Thursday, 10 April 2014

MÁRIA HÁRI IN A CUPBOARD

We so nearly never knew her

Here's a little story that Mária Hári told me, a very long time ago. I did not take notes and memory is beginning to fade with time.

It refers to an experience of hers during the War. When I heard it, I did not then know enough to ask relevant questions so I just let her tell me as it came out.

I do not therefore know more exactly the date at which this happened, or where – or who 'they' were.

Mária had been born in 1923 into a prosperous family, with a grand house in Buda behind where the Hotel Budapest now stands. Her father was a banker. He was Jewish, her mother was not. This made her a 'half-Jew'. This may not have been easy for her in the social climate in which she grew up but it became actively dangerous after the German take-over of Hungary in 1944. She was Jewish enough to merit extermination under the suddenly worsening regime.

I gather that Mária's father went to Switzerland while he still could, leaving behind in Budapest his wife, Mária, and Mária's disabled sister. Mária was put to work sewing along with other women in a factory making shirts for the military. I do not know which military, the Hungarian or the German. Then the factory was cleared. She told me –
One day they came for us, and took all the women. I hid in a cupboard. Another girl also hid. I had to stay absolutely not moving for three days.

And the other girl?
She moved. They found her. She died.

Remembering Mária

Mária herself died in October 2001.

In October 2004 I made a contribution to the Memorial Day organised by Agnes Borbély and Moira in Budapest. The room was full of ladies from the Pető Institute who had known Mária and worked with her for years. Some has heard that little tale, many had not. How true was it as I recall her telling me? I do not know, but it showed them a younger Mária whom they at once recognise from her later years. It was 'true' in that sense.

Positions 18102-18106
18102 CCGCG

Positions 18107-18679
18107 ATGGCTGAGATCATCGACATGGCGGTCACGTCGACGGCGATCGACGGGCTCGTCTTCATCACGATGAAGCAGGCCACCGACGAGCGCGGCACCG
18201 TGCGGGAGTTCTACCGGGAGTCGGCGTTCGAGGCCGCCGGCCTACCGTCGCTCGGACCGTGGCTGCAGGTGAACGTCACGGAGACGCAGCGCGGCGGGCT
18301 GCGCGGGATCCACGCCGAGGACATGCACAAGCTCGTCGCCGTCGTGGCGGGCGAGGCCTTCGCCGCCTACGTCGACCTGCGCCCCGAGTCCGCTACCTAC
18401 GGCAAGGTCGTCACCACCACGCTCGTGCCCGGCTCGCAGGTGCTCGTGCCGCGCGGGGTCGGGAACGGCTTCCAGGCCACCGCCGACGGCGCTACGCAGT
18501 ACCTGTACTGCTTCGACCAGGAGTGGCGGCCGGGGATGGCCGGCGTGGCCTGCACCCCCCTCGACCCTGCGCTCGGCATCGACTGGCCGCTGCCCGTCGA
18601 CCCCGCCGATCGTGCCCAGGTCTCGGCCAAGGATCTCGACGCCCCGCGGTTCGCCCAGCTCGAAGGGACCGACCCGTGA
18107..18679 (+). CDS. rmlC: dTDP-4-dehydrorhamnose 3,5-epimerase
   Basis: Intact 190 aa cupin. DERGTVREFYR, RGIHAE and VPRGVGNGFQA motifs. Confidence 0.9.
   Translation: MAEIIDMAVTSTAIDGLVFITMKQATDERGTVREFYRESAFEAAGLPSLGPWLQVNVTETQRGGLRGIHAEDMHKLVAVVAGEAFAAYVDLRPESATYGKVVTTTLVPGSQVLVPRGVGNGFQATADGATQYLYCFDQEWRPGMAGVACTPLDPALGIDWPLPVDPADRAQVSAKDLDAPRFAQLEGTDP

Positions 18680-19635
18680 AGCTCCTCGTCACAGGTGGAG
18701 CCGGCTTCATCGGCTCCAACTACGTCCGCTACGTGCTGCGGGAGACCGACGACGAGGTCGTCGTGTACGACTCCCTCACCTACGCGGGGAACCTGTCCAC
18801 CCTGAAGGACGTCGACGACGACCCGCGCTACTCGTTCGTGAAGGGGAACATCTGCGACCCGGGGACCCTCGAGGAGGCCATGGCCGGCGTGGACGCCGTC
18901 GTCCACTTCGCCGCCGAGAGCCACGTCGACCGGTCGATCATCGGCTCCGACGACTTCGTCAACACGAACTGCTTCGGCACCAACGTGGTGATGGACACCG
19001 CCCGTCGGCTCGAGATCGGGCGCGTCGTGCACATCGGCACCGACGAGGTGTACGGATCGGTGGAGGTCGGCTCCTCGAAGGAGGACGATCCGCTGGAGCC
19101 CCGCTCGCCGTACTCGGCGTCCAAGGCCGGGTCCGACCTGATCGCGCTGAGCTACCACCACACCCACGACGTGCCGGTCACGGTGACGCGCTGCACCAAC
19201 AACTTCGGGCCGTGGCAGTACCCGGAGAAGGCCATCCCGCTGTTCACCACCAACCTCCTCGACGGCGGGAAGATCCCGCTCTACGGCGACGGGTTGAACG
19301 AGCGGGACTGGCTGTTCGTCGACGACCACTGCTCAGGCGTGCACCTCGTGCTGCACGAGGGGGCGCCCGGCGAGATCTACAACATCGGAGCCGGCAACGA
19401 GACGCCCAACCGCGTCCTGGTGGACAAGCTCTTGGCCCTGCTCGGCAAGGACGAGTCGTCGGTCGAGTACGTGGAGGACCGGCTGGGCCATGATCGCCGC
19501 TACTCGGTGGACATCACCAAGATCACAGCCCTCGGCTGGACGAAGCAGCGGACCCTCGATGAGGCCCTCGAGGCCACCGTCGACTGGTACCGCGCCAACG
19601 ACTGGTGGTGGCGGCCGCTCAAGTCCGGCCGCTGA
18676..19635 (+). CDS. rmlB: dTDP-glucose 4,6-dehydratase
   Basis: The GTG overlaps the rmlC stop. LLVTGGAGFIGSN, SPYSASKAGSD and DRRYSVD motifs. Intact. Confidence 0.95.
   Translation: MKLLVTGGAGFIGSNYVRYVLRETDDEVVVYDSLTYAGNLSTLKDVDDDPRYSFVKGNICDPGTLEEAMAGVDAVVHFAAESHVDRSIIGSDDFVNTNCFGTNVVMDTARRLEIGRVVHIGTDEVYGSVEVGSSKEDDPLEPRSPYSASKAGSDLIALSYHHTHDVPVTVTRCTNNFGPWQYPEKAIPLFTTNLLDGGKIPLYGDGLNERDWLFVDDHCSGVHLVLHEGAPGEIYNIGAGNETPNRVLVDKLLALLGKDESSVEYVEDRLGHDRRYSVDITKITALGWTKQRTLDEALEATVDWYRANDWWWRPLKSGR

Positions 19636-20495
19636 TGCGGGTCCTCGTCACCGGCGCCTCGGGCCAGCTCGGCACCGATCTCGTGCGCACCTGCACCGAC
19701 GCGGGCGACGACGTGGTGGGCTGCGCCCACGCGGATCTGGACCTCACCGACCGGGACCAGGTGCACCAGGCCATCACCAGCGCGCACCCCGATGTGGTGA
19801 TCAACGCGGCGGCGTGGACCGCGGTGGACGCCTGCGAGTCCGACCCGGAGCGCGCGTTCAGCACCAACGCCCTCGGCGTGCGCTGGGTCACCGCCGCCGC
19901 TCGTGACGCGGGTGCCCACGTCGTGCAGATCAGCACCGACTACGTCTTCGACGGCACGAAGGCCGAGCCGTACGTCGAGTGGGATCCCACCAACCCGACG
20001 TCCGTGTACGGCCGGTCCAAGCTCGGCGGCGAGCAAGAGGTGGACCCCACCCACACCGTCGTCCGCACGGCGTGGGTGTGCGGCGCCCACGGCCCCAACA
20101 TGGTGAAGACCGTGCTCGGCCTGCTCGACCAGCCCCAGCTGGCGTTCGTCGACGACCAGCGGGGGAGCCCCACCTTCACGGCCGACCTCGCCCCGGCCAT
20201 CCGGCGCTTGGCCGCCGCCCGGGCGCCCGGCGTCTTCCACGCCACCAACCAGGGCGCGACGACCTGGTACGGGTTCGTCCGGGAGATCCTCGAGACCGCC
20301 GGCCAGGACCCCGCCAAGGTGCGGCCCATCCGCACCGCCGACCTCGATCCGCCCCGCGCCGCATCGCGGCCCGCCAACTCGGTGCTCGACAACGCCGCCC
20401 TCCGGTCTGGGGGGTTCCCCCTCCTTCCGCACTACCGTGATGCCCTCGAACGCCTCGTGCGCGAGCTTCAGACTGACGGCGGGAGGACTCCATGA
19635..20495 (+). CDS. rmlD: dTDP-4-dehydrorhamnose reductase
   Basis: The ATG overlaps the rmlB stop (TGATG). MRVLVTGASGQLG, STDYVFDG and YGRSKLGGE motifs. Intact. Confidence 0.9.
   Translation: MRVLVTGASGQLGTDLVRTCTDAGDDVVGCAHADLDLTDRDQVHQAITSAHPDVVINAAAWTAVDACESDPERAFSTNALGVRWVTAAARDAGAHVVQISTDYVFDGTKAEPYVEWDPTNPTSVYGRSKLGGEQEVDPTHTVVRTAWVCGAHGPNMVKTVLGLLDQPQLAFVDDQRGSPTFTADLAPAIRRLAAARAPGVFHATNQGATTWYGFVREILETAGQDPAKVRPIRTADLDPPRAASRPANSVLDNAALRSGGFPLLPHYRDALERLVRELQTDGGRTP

I spoke about Mária's contradictory characteristics, including her 'rigidity (her own word for it), with this little vignette of her three days silent in a store cupboard as one illustration –
Mária hung on, and lived. I can picture a crazy, frightened young woman in the store cupboard. Only someone with iron will could have survived, only someone 'rigid'. Perhaps this was exactly the person that Conductive Education needed to act as the bridge from the strange world of András Pető to the dawn of the new Hungary.

I have told this little story before, but it is worth acknowledging how she was, both those of us who knew her and those who did not, and what her contradictory personality gave to Conductive Education,

References

Sutton, A. (2007) Mária Hári, from whom we still have much to learn (presentation to Commemorative Meeting hosted by Moira at the Budapest Technical University, 9 October, 2004), in Mária Hári and her Conductive Education, Budapest, MPANNI, pp. 60-66

Also translated into Hungarian by Földiné Németh Gabriella:

Sutton, A. (2005) Mária Hári, akitől még mindig tanulunk, in Mária Hári (1923-2001), Budapest, MPANNI, pp. 59-65






3 comments:

  1. Coincidentally, while having breakfast in a cafe this morning, only an hour of so after posting the above, I noticed the following in a newspaper TV review. Ian Hislop, was quoted by Christopher Howse as saying --

    ‘The Olden Days have the best characters, and the best stories – but not necessarily the best facts’

    and

    ‘The Olden Day always have a future’

    Too true, just as long as myths, their roles and functions, are recognised for what they are.

    Howse, C. (2014), Ian Hislop’s Olden Days, BBC Two, review, Daily Telegraph, 9 April

    http://www.telegraph.co.uk/culture/tvandradio/tv-and-radio-reviews/10755844/Ian-Hislops-Olden-Days-BBC-Two-review.html

    ReplyDelete
  2. Gill Maguire writes to tell me that she has been doing some sleuthing, and finds the following from Ildikó Kozma’s speech at Mária Hári’s funeral ceremony –  

    After the final examination at the secondary school she finished her studies at Mozdulatanító-Képző (Movement Teachers' Training College), and worked as a factory worker...'

    What a way to put it.

    ReplyDelete
  3. I hope (or I must say I wish) that the history won't repeat with even immenser recurrence...

    Mária Hári was an ideal conductor. But do we want to be like her or at least try?

    ReplyDelete